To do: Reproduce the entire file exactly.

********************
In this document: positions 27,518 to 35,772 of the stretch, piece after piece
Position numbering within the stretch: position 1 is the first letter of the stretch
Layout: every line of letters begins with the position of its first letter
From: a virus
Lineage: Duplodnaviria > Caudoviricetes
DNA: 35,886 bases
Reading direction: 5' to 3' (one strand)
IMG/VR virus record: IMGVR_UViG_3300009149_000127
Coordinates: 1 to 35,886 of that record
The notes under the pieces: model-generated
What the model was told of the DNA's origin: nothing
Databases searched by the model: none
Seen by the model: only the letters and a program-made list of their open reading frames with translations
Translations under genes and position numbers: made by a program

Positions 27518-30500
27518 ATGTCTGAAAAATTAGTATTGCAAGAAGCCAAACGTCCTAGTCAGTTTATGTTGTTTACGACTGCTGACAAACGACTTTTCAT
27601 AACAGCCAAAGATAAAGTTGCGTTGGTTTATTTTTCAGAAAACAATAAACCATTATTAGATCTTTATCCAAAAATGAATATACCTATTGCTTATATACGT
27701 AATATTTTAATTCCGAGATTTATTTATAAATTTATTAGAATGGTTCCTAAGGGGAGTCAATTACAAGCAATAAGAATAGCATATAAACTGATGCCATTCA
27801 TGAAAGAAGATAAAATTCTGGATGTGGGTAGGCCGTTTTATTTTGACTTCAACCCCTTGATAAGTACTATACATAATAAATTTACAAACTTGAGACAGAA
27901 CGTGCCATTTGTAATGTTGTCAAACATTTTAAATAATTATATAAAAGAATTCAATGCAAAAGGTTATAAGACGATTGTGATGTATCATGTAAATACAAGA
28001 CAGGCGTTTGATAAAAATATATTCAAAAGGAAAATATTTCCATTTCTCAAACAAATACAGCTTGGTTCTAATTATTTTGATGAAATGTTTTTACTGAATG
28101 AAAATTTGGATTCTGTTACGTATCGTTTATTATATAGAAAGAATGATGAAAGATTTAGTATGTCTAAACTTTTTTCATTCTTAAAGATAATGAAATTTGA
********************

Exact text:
In this document: positions 27,518 to 35,772 of the stretch, piece after piece
Position numbering within the stretch: position 1 is the first letter of the stretch
Layout: every line of letters begins with the position of its first letter
From: a virus
Lineage: Duplodnaviria > Caudoviricetes
DNA: 35,886 bases
Reading direction: 5' to 3' (one strand)
IMG/VR virus record: IMGVR_UViG_3300009149_000127
Coordinates: 1 to 35,886 of that record
The notes under the pieces: model-generated
What the model was told of the DNA's origin: nothing
Databases searched by the model: none
Seen by the model: only the letters and a program-made list of their open reading frames with translations
Translations under genes and position numbers: made by a program

Positions 27518-30500
27518 ATGTCTGAAAAATTAGTATTGCAAGAAGCCAAACGTCCTAGTCAGTTTATGTTGTTTACGACTGCTGACAAACGACTTTTCAT
27601 AACAGCCAAAGATAAAGTTGCGTTGGTTTATTTTTCAGAAAACAATAAACCATTATTAGATCTTTATCCAAAAATGAATATACCTATTGCTTATATACGT
27701 AATATTTTAATTCCGAGATTTATTTATAAATTTATTAGAATGGTTCCTAAGGGGAGTCAATTACAAGCAATAAGAATAGCATATAAACTGATGCCATTCA
27801 TGAAAGAAGATAAAATTCTGGATGTGGGTAGGCCGTTTTATTTTGACTTCAACCCCTTGATAAGTACTATACATAATAAATTTACAAACTTGAGACAGAA
27901 CGTGCCATTTGTAATGTTGTCAAACATTTTAAATAATTATATAAAAGAATTCAATGCAAAAGGTTATAAGACGATTGTGATGTATCATGTAAATACAAGA
28001 CAGGCGTTTGATAAAAATATATTCAAAAGGAAAATATTTCCATTTCTCAAACAAATACAGCTTGGTTCTAATTATTTTGATGAAATGTTTTTACTGAATG
28101 AAAATTTGGATTCTGTTACGTATCGTTTATTATATAGAAAGAATGATGAAAGATTTAGTATGTCTAAACTTTTTTCATTCTTAAAGATAATGAAATTTGA